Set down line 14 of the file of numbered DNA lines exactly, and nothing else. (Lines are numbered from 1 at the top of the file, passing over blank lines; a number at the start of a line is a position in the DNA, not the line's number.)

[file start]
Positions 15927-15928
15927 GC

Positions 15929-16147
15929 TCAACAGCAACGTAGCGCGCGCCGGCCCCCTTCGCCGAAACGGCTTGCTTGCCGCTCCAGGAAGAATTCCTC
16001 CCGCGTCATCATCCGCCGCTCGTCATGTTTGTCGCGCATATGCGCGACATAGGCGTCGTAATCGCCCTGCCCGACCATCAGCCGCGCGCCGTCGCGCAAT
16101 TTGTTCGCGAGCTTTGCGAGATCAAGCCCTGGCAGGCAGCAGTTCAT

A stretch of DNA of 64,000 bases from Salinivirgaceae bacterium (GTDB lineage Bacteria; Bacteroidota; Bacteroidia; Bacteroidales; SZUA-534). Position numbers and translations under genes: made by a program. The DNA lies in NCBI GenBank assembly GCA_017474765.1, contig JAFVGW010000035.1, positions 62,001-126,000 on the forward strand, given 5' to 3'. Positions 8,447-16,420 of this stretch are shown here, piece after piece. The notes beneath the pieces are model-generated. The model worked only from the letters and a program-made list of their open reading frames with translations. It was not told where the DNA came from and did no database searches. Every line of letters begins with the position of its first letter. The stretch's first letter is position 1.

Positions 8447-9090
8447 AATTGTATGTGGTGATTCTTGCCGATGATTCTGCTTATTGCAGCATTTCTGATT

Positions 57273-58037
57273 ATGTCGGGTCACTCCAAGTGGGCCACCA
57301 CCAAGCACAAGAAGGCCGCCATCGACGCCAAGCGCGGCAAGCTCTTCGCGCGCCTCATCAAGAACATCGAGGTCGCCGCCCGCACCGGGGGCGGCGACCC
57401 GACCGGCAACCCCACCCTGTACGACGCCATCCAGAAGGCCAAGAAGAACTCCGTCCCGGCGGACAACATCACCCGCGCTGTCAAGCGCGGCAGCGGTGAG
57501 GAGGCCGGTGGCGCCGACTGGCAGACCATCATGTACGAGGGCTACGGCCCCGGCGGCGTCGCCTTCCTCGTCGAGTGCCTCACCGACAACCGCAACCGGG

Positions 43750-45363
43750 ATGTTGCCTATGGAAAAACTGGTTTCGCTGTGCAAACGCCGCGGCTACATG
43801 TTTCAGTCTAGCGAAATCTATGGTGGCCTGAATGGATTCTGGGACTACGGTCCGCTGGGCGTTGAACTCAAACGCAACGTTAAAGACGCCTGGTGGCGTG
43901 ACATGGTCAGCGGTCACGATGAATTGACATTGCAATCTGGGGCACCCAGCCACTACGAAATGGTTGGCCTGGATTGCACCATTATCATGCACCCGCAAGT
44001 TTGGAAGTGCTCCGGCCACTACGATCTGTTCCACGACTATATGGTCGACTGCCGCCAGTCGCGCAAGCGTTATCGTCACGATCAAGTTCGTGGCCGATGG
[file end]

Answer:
57501 GAGGCCGGTGGCGCCGACTGGCAGACCATCATGTACGAGGGCTACGGCCCCGGCGGCGTCGCCTTCCTCGTCGAGTGCCTCACCGACAACCGCAACCGGG